He further advised the House to not be dismayed when government eased certain regulations and then regressed, as this was the nature of the pandemic. Dlamini requested the MPs to pardon government, as this was behaviour that was observed in most countries. He said one may think that government was confused yet it was the nature of the crisis.


It remains a mystery why the PM did not, however, include the amendment on the churches or gatherings in the COVID -19 (Amendment) Regulations, 2020 that was tabled by the Deputy Prime Minister Themba Masuku, on Wednesday.
Instead, the amendment only spoke on the compulsory wearing of masks and how the corpse of a COVID-19 positive patient should be handled.

Hosea MP Mduduzi Mabuza first thanked the PM for ensuring that the number of 20 only at gatherings, including churches, was reinstated by government. He said as legislators, they were concerned about the lives of the people. He said this was particularly because there were many denominations, especially Jerichos, who conducted church services in a different manner because there was some form of body contact during their services. He said maybe they would debate the issue when it was the time to amend the regulations on Monday.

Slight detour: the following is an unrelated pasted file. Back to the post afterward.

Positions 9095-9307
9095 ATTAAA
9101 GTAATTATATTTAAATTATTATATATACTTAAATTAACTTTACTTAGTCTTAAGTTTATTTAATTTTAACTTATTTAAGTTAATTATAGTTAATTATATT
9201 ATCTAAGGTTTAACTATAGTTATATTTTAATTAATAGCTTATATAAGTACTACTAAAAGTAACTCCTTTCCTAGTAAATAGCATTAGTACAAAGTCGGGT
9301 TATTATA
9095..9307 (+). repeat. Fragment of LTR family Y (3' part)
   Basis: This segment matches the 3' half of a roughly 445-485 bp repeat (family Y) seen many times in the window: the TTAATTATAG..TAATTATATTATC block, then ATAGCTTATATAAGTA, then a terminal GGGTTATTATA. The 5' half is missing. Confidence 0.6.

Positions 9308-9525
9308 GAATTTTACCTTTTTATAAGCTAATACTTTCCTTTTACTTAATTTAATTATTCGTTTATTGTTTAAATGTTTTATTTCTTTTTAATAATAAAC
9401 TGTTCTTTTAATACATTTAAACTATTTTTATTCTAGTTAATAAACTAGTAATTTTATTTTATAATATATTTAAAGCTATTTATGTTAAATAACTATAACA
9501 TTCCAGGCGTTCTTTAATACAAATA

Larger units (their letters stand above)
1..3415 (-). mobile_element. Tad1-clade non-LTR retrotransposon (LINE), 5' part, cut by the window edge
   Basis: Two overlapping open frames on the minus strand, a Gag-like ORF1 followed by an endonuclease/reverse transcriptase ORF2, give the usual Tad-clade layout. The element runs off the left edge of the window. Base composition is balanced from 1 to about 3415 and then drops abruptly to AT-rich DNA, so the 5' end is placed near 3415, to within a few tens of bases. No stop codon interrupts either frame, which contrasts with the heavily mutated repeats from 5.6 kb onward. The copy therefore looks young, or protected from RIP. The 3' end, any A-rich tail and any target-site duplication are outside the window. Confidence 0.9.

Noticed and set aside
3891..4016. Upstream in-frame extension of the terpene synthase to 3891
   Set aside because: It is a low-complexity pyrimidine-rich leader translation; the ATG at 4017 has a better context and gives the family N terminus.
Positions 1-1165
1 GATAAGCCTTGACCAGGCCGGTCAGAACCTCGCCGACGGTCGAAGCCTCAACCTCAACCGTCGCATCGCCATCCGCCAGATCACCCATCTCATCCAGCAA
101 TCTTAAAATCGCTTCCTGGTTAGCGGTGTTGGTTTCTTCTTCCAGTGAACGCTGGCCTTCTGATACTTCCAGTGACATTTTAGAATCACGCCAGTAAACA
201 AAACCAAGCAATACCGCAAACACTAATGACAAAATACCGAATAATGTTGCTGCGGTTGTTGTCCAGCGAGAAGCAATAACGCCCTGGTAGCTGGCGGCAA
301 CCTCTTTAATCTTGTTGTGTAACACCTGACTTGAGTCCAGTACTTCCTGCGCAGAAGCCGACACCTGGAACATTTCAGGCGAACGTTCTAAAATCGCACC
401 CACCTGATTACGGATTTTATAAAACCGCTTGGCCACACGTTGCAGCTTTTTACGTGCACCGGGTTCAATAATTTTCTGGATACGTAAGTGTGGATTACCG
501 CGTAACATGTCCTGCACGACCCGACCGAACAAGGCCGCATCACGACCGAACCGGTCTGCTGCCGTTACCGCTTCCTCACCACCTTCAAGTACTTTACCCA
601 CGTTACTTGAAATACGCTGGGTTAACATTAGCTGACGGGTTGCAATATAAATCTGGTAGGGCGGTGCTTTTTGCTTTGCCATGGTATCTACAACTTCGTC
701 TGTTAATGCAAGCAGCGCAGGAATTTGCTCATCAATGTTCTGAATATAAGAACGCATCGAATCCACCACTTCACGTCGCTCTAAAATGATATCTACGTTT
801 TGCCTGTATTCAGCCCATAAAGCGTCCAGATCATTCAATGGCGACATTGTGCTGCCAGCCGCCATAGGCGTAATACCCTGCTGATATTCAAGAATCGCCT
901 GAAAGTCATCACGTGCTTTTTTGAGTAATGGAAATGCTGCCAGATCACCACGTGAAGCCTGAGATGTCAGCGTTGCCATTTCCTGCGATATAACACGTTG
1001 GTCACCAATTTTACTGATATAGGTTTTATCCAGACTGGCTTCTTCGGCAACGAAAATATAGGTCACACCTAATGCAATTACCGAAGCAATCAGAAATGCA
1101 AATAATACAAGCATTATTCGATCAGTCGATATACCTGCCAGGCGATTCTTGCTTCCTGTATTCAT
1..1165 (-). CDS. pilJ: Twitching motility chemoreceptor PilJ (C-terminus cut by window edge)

He said he was a Christian and asked that pastors should stop provoking them. “They must not turn the church into businesses,” he said.
MP Mabuza said the pastors who were attacking them did not even know what they were talking about.
Meanwhile, Lomahasha MP Ndumiso Masimula said concerning the church issue, there were things which invoked fear.

He said he was happy when Christians met because the church healed the soul and brought life. However, he said the safety of their people was their main concern, not being against God and the church. Masimula said there were three church bodies in the country which needed to come up with lasting solutions to this issue. He said some pastors felt like Parliament wanted to shut down churches yet that was not the case.

He also called for the church bodies to have some sort of permits like businesses, which would regulate them.
Nkwene MP Vulimpompi Nhleko said he welcomed the idea of 70 people in church but as long as there was social distancing. However, his debate was cut short after the break as the Speaker, Petros Mavimbela, announced that the PM had left for another engagement. 

On another note, the MPs noted that the PM had withdrawn the statement he had made, to the effect that this was no time for scoring political points.  Some of the MPs suggested that the debate continue in the presence of the DPM, however, other MPs said they were prepared to wait for the PM as they wanted to debate the response in his presence.

The matter went to vote and 27 of the MPs voted for the debate to continue in the next sitting, which will take place on Monday